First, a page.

There’s good news, and there’s bad news.

New York, NY · 2012-02-20

Categories: osx, yak-shaving, gcc, xcode

The good news

Apple now provides a simple, small package if you want a compiler and its basic requirements, but you don’t want Xcode. You can get the package here. The download is free, though you will need an Apple developer account. (That’s free too.)

If you regularly work on OSX, and you don’t care for Xcode, you know this is a big, big deal. The Xcode download is over 3GB. The new command-line-tools-only download is only 164MB. There’s also a principle or two involved. I want to compile software. I don’t want Xcode or the iOS SDK or anything else. I just want a compiler and its toolchain. The person we owe this to, primarily, is Kenneth Reitz. He’s written more about how it all happened and what it means for Homebrew users on his blog.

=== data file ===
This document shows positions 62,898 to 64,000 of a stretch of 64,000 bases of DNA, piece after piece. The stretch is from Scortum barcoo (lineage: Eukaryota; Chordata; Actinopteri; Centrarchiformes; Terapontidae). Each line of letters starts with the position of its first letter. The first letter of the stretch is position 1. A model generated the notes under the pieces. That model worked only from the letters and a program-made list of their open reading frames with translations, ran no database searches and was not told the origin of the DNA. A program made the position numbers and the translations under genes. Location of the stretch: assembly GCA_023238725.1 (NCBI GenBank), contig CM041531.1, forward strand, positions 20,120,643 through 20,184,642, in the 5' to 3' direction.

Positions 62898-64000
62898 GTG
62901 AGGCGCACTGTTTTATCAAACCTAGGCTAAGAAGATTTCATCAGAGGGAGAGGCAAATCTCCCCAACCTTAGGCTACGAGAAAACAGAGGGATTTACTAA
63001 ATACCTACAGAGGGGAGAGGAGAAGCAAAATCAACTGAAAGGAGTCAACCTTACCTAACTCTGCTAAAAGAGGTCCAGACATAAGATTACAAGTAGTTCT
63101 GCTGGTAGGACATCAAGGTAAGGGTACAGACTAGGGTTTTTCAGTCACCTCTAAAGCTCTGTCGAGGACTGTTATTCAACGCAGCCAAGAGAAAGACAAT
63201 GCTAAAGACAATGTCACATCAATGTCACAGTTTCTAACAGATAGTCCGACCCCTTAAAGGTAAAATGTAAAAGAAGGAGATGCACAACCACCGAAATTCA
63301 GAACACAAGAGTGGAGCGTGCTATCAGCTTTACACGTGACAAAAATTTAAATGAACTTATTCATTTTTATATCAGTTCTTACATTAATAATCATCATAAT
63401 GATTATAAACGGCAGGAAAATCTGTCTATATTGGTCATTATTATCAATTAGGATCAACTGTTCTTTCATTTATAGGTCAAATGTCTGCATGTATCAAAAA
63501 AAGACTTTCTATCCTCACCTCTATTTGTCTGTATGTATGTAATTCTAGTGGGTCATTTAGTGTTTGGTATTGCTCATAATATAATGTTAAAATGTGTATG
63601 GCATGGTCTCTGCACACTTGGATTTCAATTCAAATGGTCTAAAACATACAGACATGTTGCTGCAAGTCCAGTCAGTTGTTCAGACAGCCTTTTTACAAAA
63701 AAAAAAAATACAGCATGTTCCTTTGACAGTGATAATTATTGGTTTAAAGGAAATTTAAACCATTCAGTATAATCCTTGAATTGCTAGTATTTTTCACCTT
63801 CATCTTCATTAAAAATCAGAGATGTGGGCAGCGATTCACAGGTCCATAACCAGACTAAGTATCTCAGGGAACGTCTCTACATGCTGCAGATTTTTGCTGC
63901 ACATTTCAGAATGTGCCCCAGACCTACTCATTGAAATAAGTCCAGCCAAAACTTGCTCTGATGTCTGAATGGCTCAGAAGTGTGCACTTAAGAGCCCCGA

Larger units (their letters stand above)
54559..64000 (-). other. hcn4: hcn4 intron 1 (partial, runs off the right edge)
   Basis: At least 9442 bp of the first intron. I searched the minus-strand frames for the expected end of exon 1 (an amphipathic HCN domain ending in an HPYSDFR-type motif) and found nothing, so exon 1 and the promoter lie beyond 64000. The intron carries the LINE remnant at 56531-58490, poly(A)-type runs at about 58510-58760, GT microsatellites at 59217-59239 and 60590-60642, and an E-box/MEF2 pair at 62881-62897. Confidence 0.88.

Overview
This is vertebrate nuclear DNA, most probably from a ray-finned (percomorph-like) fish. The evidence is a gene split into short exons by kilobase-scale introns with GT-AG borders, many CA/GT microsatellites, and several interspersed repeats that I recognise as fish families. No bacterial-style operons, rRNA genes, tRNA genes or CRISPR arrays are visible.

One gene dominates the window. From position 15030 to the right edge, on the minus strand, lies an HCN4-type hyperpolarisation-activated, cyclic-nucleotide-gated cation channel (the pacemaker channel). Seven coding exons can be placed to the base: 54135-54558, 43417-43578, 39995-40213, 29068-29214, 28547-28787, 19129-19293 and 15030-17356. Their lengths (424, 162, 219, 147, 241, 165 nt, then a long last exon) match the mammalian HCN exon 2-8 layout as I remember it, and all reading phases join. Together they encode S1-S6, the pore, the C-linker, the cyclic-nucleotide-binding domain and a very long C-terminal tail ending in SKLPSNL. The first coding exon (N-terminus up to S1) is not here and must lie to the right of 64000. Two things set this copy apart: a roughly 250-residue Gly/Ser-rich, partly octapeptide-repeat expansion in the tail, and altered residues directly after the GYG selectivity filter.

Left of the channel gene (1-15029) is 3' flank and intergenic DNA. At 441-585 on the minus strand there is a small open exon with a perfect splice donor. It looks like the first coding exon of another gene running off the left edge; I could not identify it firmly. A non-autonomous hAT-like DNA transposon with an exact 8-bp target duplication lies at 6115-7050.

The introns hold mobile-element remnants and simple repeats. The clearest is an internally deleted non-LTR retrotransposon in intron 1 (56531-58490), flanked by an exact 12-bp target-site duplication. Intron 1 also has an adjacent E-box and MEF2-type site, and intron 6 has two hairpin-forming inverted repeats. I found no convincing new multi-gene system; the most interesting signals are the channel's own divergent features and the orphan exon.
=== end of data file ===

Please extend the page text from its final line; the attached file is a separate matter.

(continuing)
How to get in on the fun

Warning: Don’t do any of this until after you’ve read the bad news below. You’ve been warned.

The bad news

Apple no longer provides autoconf or its (relatively) vanilla gcc-4.2. This will cause you some problems if you want to install things that still won’t build with clang or Apple’s llvm-powered gcc. (For example, Ruby 1.8.7.) It will also cause you problems if you want to install something via Homebrew that has a hard-coded dependency on /usr/bin/autoconf. (Up until recently, gnupg was doing this, though that formula was just updated. A quick grep says aplus, fuse4x and sshfs are still offenders.)

How to deal with the bad

Depending on your machine, the gcc-4.2 build will take an hour or so. Use the time to do something useful.